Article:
'76 2002

'90 M3

'90 535i 5 speed

'89 325is '91 318is

'87 325is

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Thanks for the kind words, It amazes me how the word RUST makes mid-westerners huddle together...Being an Englishman the world of rust is very familiar, however the MOT takes care of the real rust buckets across the pond!!! NOT HERE :) LOL.

Well a little update the car is almost striped bare...The rear diff and subframe came out this weekend. Below shows a really bad picture of how the car currently sits, waiting for an entire winter of welding.

The updates have been slow due to my other German car.....The SLOWEST car in history 1983 Mercedes 240D...LOL but I love it. Makes me feel like a taxi driver in the middle east.

This has been through extensive welding along with allsorts of mechanical things....

More to come soon.



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  • 3 weeks later...

Having just finished removing the rear end, I started on the frame rail shown earlier. The original plan was (posted on Matts forum),

Basically all the rust is at the base of the frame rail (sitting water) and I intend on cutting this out keeping the sides intact. Then I am going to fabricate a 16 gauge U section which will fit between the existing sides. I then intend on welding the seam on the inside, and outside, to keep the strength......

However, as I started working I noticed the rust had attacked the sides of the rail too....this caused me to change the plan of attack, Now I know many people are going to say "this is crazy and will compromise the uni-body construction",,,,,however if this is done correctly, I believe it will be far better than the original rusty frame rails..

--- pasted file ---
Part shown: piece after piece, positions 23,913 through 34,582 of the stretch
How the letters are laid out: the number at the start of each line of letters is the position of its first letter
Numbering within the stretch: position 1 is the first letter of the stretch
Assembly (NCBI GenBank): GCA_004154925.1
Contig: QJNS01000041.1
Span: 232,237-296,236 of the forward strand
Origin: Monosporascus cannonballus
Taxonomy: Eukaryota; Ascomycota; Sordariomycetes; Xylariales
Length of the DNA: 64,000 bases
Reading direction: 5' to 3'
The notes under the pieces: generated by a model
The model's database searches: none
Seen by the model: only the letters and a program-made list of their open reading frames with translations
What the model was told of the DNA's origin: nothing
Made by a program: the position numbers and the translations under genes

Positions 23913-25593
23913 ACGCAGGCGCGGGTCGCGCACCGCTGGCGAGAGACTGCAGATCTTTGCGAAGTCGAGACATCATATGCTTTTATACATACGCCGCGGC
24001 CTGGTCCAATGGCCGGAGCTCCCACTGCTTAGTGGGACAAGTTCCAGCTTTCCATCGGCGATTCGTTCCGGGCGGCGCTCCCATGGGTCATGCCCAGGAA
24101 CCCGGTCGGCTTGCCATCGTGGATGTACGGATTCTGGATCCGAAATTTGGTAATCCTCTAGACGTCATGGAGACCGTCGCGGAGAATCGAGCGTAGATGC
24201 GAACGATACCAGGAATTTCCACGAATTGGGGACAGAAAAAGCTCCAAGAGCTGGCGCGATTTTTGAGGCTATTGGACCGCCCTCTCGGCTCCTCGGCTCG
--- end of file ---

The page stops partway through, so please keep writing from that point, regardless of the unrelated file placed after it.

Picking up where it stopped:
The new plan is to cut off the rusty frame rail and fabricate a replacement. This replacement will be welded to the original I will then internally strengthen by bracing the original rail to the new section with an L-beam joining the rail walls...Crazy? Yes!! fun? we will see..........

Now to fabricate the new rail I had to fabricate a metal brake.....which took a lot longer than predicted as 16 gauge is a pain to bend....

Heres the progress so far.






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Guest Anonymous

Lance! You're really digging into this one and doing a bang-up job. Nice work. I'm going to have to get up there to see it sometime in the not so distant future.

I'm LOVING the Merc!

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Heres a small update. The frame rail still needs to be reinforced, but its progress.... Also a big thanks to Tommy for all the great pictures, they really helped me understand how to attack this repair. I am also very jealous of your rotisserie....I am welding upside down with a foot between the ground and the car....Not easy for a beginner...

NOTE all welds still need liberal grinding.....it was Bloody cold so I called it a day and grabbed a cup of tea.